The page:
‘Twin Peaks’ returns better, crazier than ever

Andrew Shermoen

“We live in a dream” is one of the most recurring quotes of David Lynch’s momentous return to TV in “Twin Peaks: The Return.” After 18 hours of surreal existential dread, I might just believe that. The spoilers ahead are not a part of that dream.

Special Agent Dale Cooper (Kyle MacLachlan) entered The Black Lodge 25 years ago and was forced to remain while his evil-minded doppelganger roamed free, Cooper has finally found his way out. With only half a mind and the idea that his name is Dougie Jones, several of his allies are uncovering clues as to the nature of his disappearance and the existence of The Black and The White Lodge. The citizens of Twin Peaks are at relative ease before new evil starts brewing.

“Twin Peaks” feels impossible to review. It is truly unlike anything ever seen before on the small screen. Whether it’s an entire episode depicting the invention of evil after the detonation of the first atomic bomb or a monster made of TV static ripping apart innocent teenagers, “Twin Peaks” is both beautifully surreal and intensely terrifying.

Each of the locations within “Twin Peaks” make for fantastic story arcs. As the plot slowly advances, the intricate ways in which each location is connected to Dale Cooper becomes evident. 

All of the show’s elements are played off incredibly well because of two key elements: MacLachlan’s remarkable talent, and David Lynch and Mark Frost’s incredible writing.

MacLachlan’s Cooper has always been a riveting character to watch, but he’s doing something completely different this time around. Until the last few episodes, he is completely silent as Cooper, yet MacLachlan’s facial expressions convey so much drama, tension and stifled fear as his character encounters the truly terrifying imagery that permeates throughout the series.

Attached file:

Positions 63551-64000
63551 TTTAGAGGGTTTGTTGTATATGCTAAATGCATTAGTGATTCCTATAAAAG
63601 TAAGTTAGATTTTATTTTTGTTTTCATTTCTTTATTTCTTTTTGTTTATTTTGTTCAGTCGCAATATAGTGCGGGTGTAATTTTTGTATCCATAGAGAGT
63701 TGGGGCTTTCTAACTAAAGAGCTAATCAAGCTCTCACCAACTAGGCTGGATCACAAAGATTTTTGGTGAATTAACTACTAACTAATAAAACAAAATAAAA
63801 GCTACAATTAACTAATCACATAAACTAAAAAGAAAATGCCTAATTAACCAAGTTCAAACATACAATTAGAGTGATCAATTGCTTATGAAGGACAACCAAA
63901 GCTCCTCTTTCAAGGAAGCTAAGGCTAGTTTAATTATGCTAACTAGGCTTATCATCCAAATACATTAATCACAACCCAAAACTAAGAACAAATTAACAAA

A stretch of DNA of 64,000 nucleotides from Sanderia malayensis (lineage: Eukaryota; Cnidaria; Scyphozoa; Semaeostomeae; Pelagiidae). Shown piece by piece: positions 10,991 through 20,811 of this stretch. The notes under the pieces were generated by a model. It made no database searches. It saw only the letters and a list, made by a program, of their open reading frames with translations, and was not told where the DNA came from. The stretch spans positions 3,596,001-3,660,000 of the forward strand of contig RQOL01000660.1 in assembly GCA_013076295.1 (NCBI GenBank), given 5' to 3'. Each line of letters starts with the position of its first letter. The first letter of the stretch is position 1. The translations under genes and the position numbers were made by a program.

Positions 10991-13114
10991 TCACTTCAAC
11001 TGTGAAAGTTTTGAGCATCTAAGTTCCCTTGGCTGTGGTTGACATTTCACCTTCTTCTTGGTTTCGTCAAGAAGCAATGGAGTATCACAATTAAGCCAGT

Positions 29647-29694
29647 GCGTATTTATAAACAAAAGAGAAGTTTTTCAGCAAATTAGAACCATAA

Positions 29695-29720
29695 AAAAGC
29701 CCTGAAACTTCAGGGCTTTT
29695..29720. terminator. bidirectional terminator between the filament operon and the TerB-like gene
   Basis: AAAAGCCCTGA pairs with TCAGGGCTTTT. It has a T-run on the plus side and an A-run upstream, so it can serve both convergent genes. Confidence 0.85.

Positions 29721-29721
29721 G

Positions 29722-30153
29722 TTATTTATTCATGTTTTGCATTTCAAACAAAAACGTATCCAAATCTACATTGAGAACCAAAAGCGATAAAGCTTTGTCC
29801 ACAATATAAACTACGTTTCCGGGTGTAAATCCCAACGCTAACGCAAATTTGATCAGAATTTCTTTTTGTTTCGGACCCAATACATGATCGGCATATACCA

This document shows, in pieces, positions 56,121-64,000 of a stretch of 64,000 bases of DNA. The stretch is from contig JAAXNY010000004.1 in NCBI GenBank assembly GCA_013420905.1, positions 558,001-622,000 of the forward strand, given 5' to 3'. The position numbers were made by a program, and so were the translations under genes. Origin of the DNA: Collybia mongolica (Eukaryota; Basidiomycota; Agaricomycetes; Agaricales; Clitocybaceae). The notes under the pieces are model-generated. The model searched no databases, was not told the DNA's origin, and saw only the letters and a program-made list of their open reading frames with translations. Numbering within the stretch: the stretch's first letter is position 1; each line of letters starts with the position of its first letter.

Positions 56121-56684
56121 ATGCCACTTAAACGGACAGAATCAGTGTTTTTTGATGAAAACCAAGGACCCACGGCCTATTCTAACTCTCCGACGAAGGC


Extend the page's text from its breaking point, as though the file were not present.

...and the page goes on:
All of this fails to mention the two other performances MacLachlan gave this season as the character of Mr. C, Cooper’s evil doppelgänger from The Black Lodge, and “Dougie Jones.” Both of these performances are so far removed from the regular Cooper character that MacLachlan provides the audience with three unique, tour-de-force performances over 18 episodes. 

The other stars of the show are Frost and Lynch. Their penchant for the weird and unconventional makes for some of the most fascinating and horrifying television I’ve ever watched. To be truly scared by a television show is no easy feat for screenwriters, and for those scares to be grounded in surreal, terrifying images is a lot harder than relying on jump scares.

I should give the caveat that this show is not for everyone. It is filled with odd, confusing moments and Lynch has never been one to tie up his stories with a neat little bow. “Twin Peaks” season two ended with dozens of plot holes and while season three fixed some of those holes, it leaves a dozen more in its wake.

The show’s two hour finale spent its first half tying season long-plot threads together nicely into a well-constructed narrative. Its second half, though, was a mysterious, confusing adventure between the two most important characters over the entire show: Laura and Dale. The season ends with shrill static noise and Laura’s blood-curdling scream as Cooper questions if he’s even in the right time period. It is very much a “Twin Peaks” kind of ending.

The greatest tragedy of the show may have been prevented, but what if everything Cooper did changed the world irrevocably. Laura couldn’t be saved, and maybe he can’t be either. Those who are lost always will be, and evil will never cease. Mothers will condemn the daughters they lost too early, and father’s will willfully lead their children to destruction like the biblical Abraham and Isaac.

Maybe the screams never end, whether they’re beautiful or nightmarish. Whatever it all means, the greatest question still needs to be answered: “We are like the dreamer who dreams and lives inside the dream, but who is the dreamer?” Is it Cooper, Laura, BOB, Dougie Jones? Or is it us?

At the end of the journey I felt absolutely confused, but I’m also exceedingly impressed. Lynch’s return to television is magnificently beautiful, truly terrifying and exceedingly brilliant. 

The third season of “Twin Peaks” is funny, scary, filled with fantastic performances and unique characters. It is a must watch show, but comes with the caveat that you may lose your mind.

5 out of 5 stars